Here in Mid-Coast Maine, we’re in the midst of the busy summer season. Everyone wants to visit Maine in the summer, and we love it. It’s fantastic to meet so many people from so many places, but increased rentals mean the increase in customers who are upset. As hard as we all try, it’s inevitable that some folks will be less than happy. How do you handle that?
A hardcore corporate line is one approach, but one I never use. Opening a dialogue is the first step to a positive resolution to any situation.
All of us at our location wear silicone bracelets with my trademark “Think like a customer” on them. Let’s look at things from a customer’s viewpoint and see if we can visualize creating a positive outcome.
Unless something happened in your lot at car return, the customer has been stewing over the issue for some time. If they have called an 800 number, they likely are angrier than before they called. When they arrive at your location, they are hot! If they must wait in line, they are hotter! Many times, that can’t be helped, but understand that it contributes to the situation.
They already have compensation in mind to make good on their problem. They believe they’ll have to fight to the death to get it — and fight they will. After a brief description of the incident or issue, the next step for them is to tell you what you are going to do.
Now it’s your turn.
As they relay their story, don’t interrupt — even if they tell you that you’re going to have to comp the whole rental, adopt their whiney child, or provide a limo and driver for the rest of their trip. Just listen. They will finish much quicker if you don’t interrupt.
It is likely that their volume has risen to an uncomfortable level because that’s what people do when they are unhappy. This is the point where you need to take control of the situation. Up to this point, the customer has been in control and that won’t work.
Acknowledge Their Facts
The second thing to do is to ensure them that you understand their situation and where they are coming from. You want to transition from you and them across the table, to you and them working on a solution. Acknowledging their facts is the first step.
Don't "Call the Manager"
The next step is a little tricky if you have not empowered your staff. Your employees need to be able to do whatever they feel is correct without manager approval. If your employees don’t have that ability, you need to establish those guidelines and be certain that all the employees know what they are.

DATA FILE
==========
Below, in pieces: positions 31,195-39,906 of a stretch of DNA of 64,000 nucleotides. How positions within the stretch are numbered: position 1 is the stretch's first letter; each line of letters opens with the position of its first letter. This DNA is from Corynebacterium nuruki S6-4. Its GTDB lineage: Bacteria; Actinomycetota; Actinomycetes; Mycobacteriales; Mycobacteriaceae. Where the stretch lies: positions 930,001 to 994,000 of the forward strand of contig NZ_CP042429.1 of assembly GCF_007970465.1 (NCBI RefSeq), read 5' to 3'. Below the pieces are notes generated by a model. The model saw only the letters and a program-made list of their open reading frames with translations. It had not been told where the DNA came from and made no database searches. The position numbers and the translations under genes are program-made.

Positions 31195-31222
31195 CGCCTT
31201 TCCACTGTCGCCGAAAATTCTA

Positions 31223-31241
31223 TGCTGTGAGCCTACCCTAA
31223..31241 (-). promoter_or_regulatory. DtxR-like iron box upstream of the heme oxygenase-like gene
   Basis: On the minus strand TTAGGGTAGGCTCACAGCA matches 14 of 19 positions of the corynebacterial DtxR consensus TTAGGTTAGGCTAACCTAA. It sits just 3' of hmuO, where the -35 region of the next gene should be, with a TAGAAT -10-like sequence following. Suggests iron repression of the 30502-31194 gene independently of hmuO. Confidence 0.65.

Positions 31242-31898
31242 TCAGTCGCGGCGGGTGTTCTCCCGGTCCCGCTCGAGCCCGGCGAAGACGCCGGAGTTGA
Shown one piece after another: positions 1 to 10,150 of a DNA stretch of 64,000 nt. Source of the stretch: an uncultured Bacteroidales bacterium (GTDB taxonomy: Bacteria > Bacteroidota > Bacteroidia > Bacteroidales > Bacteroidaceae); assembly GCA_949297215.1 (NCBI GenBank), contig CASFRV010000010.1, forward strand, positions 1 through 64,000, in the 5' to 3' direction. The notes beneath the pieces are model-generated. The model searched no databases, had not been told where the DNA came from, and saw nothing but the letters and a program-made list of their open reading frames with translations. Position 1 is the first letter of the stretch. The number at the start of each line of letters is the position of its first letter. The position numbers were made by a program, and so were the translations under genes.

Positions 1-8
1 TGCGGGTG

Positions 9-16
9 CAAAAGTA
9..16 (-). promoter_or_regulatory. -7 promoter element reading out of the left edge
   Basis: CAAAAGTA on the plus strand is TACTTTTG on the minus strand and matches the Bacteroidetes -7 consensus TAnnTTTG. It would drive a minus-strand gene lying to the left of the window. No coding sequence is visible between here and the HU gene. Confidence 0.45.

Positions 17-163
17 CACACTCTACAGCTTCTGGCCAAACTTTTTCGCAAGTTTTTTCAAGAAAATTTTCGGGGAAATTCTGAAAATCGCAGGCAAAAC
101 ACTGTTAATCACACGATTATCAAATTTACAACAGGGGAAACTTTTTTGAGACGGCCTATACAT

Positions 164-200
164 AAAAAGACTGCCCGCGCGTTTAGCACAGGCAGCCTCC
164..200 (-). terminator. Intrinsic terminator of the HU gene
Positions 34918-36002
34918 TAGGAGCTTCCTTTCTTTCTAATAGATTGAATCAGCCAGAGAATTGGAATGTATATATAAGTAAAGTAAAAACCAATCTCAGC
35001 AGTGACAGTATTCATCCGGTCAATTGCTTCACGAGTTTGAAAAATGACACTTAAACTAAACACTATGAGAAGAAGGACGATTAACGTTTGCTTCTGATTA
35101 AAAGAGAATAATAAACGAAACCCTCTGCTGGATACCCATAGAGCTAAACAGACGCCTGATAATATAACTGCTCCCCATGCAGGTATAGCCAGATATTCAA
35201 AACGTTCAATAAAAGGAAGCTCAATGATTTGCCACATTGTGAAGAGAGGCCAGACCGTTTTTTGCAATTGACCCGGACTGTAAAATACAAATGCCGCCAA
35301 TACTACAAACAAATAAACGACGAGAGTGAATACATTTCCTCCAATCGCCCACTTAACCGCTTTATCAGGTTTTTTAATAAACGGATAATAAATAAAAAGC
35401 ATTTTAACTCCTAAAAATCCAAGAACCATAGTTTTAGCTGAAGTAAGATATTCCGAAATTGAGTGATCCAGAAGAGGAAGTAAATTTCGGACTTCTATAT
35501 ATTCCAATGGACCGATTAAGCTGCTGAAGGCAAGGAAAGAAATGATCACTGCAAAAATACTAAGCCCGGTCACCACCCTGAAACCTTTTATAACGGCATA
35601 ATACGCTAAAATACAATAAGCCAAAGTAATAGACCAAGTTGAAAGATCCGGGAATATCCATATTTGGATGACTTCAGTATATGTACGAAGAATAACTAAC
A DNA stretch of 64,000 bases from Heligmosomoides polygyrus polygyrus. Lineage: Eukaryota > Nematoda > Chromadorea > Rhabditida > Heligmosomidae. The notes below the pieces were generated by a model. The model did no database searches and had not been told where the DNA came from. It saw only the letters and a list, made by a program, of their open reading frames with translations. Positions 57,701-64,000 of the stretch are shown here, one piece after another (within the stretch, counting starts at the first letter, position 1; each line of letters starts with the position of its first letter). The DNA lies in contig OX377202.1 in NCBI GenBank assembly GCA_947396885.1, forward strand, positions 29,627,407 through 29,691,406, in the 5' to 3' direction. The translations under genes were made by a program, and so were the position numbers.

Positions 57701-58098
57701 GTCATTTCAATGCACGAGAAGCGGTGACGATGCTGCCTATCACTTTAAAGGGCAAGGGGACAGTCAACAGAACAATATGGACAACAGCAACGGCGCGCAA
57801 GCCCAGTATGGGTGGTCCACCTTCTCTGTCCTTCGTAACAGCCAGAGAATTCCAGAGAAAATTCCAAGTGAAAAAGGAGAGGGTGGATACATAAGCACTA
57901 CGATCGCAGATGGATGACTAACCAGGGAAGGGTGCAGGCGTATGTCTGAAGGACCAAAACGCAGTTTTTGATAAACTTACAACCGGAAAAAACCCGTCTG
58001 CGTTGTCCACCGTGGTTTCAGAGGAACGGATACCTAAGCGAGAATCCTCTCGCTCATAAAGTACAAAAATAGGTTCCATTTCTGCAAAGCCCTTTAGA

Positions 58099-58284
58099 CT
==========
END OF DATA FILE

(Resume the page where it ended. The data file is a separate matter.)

A surefire way to go back to the beginning and start all over with the shouting voices is to tell the customer you’ll have to refer the situation to the manager. Before you make your offer, it’s very important to assure the customer at every opportunity that the person in front of them (you or a staff member) can help them. This starts to move them to your side of the table.
Make it Timely
Whatever you can offer, be clear that you can do it right now and get them on their way. If they want something more, counteroffer and if they refuse that, send them to customer Service or whatever the next level up is.
Make sure that you repeat that you did all you could do, but also you understand that they are not satisfied. Most of the time, with a reasonable offer, that won’t happen.
Agree, and Stand Firm
I remember a call I received from roadside assistance who had an extremely agitated customer on the other line. They had a leaking tire, but their level of agitation was much higher than it should have been for just a leaking tire.
I assured them that I would exchange the car as soon as they got to my location. Meeting face to face was even more unpleasant as the gentleman was so angry at this point, he could barely put his words together into a sentence.
He had taken the tire to a garage to get the leak fixed on his own. They discovered a rope plug in the sidewall on the inside of the tire that was leaking. This customer was savvy enough to know that rope plugs are extremely unsafe, and an unacceptable and dangerous repair. He thought the company did it.
I agreed with him 100% but pointed out that we don’t do that, so it was probably a customer who didn’t want to be responsible for the cost of a tire, so they had the plug put in on the inside where nobody would see and returned the car.
Because I had brought the customer down to my level, he was listening and agreed with me completely. He also told me he was transporting his grandchildren in the car and it was their safety he was really concerned about.
Take the Long View
Makes sense, right? I never would have known all this if we had continued shouting to each other. I exchanged the vehicle and offered him a dollar amount for his inconvenience. Do you think he took it?
Not only did he not take it, but he also contacted the company with some flattering comments.
Listen to the customer. Take control of the situation as early on as possible. Show empathy. Be empowered to appropriately correct the challenge. Resolve the matter before you deal with the next customer.
The potential revenue lost on that specific rental will be made up for with future rentals from a loyal customer.
Bill Packard is an Avis Budget Agency Operator with a long history of entrepreneurship focused on customer service. Packard also coaches small businesses on the significant value of increasing their retention rate. He can be reached at can be reached at firstname.lastname@example.org
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